“West Norfolk is open for business.”
That was the message from political and economic leaders this week as Lynn’s new multi-million pound Innovation Centre, known as KLIC, was formally opened.
Several firms have already moved their operations into the complex, which is in the Nar Ouse Regeneration Area and is part of a new regional enterprise zone launched in April.
And business leaders say that, when fully operational, it will be home to 60 new companies who, between them, are set to create 800 new jobs.
Mark Pendlington, chairman of the New Anglia local enterprise partnership, which contributed around £3 million of the £5 million cost of the project, said: “It couldn’t be more exciting than that.”
West Norfolk Council leader Brian Long said: “KLIC is a key manifestation of the borough council’s commitment to encouraging enterprise and business growth in West Norfolk.”
And Mr Long’s deputy, Alistair Beales, added: “This is a landmark building which makes a bold statement that the Nar Ouse Regeneration Area is open for business.”
Among the first firms to move into the complex is Anglia IT Solutions, which will have 20 staff in a new, expanded office at the site.
Director Terry Windsor said: “As a company which offers services for the latest in IT technology, it is the perfect fit to have offices in this state-of- the-art new facility.
“In addition, the new office will allow the company the space to continue to grow and develop in the coming months and years.”
The formal opening was carried out by Titan, a nine foot high robot which has previously graced Hollywood films and pop music videos.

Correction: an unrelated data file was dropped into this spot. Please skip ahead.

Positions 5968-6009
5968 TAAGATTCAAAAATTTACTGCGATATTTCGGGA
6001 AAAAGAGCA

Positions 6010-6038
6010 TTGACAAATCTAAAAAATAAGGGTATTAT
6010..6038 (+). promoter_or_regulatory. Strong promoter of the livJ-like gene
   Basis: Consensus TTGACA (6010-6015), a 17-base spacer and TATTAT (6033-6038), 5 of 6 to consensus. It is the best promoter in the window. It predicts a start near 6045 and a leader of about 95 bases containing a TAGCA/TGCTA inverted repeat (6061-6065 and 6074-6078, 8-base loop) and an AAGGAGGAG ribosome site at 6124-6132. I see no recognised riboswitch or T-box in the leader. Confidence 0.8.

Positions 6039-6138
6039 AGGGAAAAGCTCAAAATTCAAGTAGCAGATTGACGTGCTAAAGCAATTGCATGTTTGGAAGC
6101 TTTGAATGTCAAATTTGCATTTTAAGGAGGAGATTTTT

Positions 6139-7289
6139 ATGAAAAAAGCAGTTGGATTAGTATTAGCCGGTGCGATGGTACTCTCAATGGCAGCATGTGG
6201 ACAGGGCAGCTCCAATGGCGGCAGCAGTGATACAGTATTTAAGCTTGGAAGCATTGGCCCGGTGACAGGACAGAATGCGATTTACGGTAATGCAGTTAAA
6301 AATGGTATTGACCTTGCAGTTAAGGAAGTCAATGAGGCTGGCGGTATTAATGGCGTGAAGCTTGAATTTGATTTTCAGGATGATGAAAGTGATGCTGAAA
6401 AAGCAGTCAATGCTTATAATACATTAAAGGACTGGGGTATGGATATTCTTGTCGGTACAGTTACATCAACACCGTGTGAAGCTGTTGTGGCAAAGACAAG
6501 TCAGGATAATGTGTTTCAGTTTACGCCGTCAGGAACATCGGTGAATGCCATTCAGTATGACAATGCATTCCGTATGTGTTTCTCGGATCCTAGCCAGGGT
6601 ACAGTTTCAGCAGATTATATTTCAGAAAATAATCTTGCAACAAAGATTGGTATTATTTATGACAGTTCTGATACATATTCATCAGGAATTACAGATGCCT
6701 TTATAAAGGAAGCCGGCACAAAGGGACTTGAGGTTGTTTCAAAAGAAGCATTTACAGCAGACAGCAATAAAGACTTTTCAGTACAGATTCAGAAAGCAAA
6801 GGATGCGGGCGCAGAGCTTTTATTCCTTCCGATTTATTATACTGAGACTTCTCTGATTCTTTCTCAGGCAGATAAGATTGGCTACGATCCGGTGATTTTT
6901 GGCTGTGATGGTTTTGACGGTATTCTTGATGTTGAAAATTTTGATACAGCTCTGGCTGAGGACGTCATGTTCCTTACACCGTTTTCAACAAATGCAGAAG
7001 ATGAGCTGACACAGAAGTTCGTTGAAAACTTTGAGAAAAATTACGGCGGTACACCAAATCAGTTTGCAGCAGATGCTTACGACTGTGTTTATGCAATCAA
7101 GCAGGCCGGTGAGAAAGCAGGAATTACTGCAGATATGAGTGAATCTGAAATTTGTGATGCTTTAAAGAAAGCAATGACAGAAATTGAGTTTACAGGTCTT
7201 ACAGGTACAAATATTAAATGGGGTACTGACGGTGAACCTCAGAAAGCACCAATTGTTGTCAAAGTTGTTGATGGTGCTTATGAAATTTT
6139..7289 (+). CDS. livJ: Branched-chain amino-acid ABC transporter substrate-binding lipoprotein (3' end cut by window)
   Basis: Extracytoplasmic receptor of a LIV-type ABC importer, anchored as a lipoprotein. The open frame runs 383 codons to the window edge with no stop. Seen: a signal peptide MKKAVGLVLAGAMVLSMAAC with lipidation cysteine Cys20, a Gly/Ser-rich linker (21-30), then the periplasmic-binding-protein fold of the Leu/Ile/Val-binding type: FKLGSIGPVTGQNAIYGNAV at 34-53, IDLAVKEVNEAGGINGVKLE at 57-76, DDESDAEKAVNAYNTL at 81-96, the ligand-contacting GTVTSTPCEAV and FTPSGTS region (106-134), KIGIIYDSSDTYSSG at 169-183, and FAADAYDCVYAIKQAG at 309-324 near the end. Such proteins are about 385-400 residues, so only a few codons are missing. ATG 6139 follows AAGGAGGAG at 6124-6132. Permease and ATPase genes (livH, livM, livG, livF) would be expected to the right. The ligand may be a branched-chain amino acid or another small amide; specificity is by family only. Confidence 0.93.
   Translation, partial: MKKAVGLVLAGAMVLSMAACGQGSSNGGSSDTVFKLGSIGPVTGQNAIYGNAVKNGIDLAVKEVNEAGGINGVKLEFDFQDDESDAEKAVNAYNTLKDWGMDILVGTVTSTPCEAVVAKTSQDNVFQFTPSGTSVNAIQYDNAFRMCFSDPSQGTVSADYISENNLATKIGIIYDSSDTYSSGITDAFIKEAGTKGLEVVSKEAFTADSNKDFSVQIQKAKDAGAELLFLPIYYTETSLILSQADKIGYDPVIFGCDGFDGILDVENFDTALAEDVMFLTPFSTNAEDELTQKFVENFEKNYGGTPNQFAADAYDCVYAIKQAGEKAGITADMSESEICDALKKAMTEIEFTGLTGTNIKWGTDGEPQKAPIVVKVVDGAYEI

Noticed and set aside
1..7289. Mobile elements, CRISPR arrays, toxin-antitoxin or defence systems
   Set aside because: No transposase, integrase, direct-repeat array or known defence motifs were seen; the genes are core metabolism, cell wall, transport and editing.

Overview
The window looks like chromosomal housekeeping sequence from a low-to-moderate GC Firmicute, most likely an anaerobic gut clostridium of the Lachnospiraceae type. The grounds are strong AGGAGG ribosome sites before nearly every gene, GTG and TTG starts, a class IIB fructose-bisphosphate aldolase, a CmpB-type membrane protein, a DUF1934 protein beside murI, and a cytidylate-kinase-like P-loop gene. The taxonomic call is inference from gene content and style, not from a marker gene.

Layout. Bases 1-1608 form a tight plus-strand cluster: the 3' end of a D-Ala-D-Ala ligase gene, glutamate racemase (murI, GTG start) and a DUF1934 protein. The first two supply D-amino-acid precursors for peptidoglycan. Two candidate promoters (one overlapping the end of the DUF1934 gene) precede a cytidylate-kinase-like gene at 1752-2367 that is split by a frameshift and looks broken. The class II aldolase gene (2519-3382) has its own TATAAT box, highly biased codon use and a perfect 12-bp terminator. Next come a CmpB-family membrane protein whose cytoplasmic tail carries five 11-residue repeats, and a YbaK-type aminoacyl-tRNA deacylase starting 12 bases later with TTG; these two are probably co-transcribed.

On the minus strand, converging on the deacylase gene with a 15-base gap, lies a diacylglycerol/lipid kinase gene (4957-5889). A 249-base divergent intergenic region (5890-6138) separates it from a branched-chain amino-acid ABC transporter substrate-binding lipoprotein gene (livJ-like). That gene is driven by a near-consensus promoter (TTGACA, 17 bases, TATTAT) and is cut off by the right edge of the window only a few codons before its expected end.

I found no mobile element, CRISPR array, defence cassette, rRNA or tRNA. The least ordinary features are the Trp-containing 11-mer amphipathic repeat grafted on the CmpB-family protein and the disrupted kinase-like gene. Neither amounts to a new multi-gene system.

Kevin Horne, chief executive of Norfolk and Waveney Enterprise Services, which will operate the centre, said that was meant to reflect the new ideas that will be generated in the building.
And he believes the building can become an iconic structure for the town’s future.
He said: “This building is the culmination of 20-odd years of work. We know what works and this will work.
“I want this building to be iconic. I remember going past and looking at Frigoscandia and the Campbell’s building. They were iconic landmarks for King’s Lynn.
“This building will become that kind of iconic landmark.”
More than a decade has now passed since the idea of an innovation centre for Lynn was first put forward.
And Mr Horne paid tribute to West Norfolk Council’s continuing backing of the project, and of business, during those years.
He said: “I deal with a lot of councils and there are some councils that will do and there are some councils that don’t.
“The Borough Council of King’s Lynn and West Norfolk fits very firmly into that category of councils that do.”